Guilty verdicts in Prague Opencard case
Two former mayors of Prague were handed suspended prison sentences and fines by the Prague Municipal Court on Thursday for their part in managing the city’s controversial multipurpose transport pass Opencard. The ruling, which will now be subject to appeals, is the latest chapter in a highly-publicized case going back a decade.
At issue was the implementation of Prague’s Opencard payment system for city transport, libraries and other services. Introduced back in 2006, the system soon attracted attention for massive cost overruns in the order of hundreds of millions of crowns, as well as allegedly disadvantageous contracts signed by the city with external firms. It was also discovered that revenues from the system were being siphoned off to an opaque network of private businesses, including to notorious billionaire political “godfather” Roman Janoušek.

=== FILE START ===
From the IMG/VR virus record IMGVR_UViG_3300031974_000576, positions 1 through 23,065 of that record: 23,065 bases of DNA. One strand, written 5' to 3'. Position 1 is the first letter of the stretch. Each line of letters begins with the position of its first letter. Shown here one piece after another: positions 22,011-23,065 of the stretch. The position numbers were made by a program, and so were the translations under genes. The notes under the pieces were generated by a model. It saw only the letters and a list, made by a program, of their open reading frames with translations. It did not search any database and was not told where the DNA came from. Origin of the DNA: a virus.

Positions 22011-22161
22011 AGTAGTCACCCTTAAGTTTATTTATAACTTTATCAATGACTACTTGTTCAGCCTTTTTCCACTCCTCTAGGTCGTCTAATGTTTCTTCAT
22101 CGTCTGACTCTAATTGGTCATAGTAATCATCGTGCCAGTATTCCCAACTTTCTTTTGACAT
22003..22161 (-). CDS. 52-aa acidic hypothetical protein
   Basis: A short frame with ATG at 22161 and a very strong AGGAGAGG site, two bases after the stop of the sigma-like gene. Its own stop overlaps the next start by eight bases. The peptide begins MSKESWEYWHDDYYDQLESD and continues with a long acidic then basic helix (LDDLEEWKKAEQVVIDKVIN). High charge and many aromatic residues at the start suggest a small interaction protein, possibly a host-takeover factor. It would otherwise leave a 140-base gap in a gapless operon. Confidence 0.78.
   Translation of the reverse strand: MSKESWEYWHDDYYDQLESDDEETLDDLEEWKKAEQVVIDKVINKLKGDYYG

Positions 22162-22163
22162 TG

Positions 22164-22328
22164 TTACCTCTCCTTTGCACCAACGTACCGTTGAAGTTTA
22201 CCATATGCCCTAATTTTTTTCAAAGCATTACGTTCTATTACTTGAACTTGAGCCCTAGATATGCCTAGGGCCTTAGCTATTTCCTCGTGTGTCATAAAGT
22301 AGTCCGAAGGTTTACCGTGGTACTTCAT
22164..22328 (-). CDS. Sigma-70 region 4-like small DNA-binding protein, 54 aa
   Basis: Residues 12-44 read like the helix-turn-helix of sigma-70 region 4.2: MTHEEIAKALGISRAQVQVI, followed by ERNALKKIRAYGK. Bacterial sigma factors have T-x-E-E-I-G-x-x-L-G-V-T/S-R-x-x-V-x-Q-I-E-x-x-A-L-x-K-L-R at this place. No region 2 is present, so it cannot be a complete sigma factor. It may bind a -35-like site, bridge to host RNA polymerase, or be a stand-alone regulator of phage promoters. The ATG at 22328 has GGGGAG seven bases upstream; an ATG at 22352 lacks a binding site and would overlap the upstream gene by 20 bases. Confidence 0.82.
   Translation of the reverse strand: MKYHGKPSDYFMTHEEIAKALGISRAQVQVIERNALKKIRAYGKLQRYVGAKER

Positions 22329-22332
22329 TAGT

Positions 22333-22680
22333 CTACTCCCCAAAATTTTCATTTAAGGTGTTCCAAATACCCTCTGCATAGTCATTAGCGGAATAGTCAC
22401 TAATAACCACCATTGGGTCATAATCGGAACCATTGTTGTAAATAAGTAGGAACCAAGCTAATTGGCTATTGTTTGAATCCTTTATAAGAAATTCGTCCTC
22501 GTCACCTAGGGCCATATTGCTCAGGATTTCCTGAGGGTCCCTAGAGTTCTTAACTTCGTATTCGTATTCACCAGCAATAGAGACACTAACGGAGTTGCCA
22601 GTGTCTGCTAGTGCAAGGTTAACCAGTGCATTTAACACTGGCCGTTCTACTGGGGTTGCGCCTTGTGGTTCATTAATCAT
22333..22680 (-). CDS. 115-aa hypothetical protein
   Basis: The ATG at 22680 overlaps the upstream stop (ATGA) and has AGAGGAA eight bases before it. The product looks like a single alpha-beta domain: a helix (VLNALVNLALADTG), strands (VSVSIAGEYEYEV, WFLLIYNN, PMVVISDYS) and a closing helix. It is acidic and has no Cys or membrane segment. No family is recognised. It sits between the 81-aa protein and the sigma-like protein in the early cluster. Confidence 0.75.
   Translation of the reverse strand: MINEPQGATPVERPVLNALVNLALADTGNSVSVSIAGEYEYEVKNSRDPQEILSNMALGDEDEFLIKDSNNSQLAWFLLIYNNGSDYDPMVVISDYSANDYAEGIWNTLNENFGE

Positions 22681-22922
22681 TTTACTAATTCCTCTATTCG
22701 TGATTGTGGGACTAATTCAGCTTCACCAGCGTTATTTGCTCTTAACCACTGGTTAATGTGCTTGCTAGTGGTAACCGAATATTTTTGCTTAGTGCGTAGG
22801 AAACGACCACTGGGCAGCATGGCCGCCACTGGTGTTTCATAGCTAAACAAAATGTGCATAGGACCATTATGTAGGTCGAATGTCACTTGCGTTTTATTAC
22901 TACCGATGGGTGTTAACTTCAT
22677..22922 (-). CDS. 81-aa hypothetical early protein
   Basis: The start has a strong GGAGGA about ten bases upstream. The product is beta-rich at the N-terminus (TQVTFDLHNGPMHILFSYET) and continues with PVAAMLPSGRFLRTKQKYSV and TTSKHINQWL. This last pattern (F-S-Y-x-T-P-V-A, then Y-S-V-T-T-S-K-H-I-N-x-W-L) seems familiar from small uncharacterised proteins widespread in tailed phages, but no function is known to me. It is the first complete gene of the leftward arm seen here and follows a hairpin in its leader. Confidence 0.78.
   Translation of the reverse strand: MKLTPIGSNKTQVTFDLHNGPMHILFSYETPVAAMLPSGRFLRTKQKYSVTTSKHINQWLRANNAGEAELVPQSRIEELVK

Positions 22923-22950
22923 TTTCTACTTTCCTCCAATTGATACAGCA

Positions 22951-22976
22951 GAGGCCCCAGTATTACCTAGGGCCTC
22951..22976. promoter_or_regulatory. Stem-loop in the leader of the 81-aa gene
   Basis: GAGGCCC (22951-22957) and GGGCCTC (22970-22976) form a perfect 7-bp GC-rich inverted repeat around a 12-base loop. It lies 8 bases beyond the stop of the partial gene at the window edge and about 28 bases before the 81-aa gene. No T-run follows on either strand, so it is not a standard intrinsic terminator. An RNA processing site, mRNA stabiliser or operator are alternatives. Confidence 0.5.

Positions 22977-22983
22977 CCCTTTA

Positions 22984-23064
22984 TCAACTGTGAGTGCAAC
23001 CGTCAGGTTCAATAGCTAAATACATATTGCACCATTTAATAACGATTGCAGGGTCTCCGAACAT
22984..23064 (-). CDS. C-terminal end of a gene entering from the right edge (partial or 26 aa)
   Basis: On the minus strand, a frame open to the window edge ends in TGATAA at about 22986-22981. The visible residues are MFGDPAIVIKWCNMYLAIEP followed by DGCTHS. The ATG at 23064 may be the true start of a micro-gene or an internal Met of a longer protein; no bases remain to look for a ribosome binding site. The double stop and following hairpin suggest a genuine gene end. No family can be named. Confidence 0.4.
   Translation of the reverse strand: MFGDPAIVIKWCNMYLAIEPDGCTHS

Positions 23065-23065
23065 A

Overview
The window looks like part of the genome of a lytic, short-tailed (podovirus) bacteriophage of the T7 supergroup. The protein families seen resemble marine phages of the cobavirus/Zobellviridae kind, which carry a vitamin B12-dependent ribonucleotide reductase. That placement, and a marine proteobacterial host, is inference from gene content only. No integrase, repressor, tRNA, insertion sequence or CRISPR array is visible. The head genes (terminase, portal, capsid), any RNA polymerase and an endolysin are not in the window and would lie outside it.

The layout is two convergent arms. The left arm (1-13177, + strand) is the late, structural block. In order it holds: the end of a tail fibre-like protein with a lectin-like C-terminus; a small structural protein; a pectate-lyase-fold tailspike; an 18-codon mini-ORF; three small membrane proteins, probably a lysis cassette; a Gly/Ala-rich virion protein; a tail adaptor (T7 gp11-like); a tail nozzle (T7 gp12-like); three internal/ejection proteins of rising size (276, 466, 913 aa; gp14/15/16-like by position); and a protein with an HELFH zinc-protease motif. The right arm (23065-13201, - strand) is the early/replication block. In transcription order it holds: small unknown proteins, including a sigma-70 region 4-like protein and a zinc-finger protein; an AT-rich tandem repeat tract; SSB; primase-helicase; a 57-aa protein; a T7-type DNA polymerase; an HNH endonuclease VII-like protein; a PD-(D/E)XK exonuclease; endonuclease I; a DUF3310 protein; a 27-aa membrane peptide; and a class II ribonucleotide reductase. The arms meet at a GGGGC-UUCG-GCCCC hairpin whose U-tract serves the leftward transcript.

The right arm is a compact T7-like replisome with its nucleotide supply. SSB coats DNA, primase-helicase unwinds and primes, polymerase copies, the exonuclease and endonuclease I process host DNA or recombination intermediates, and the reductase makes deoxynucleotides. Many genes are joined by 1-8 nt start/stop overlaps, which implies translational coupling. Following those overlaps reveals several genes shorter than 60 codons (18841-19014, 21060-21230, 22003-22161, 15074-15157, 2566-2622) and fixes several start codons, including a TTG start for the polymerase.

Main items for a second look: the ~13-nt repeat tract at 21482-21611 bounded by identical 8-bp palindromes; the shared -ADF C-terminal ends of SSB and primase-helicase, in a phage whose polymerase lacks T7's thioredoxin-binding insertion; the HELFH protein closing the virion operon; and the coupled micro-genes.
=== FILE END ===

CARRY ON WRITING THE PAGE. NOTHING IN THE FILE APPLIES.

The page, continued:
Meanwhile, former mayors Svoboda and Hudeček rejected Thursday’s verdict, announcing they intend to lodge appeals, the latter describing the prosecution as politically motivated:
“I have said from the start that this was a made-to-order prosecution. It was ordered because I and my people ruffled some feathers when we started to clear up things pertaining to Prague’s transit system, and when we tried to serve Prague and the people of Prague and deliver some kind of prosperity.”
According to Judge Alexander Sotolář, who presided over the case, the men’s actions cost the city CZK 25 million in damages. State prosecutor Tomáš Lejnar, meanwhile, expressed his satisfaction with the verdict.
Asides from suspended sentences, the Prague court ordered the five convicted in the case to pay fines of CZK 40,000 each. In total, the Opencard system is believed to have cost Prague as much as CZK 1.74 billion.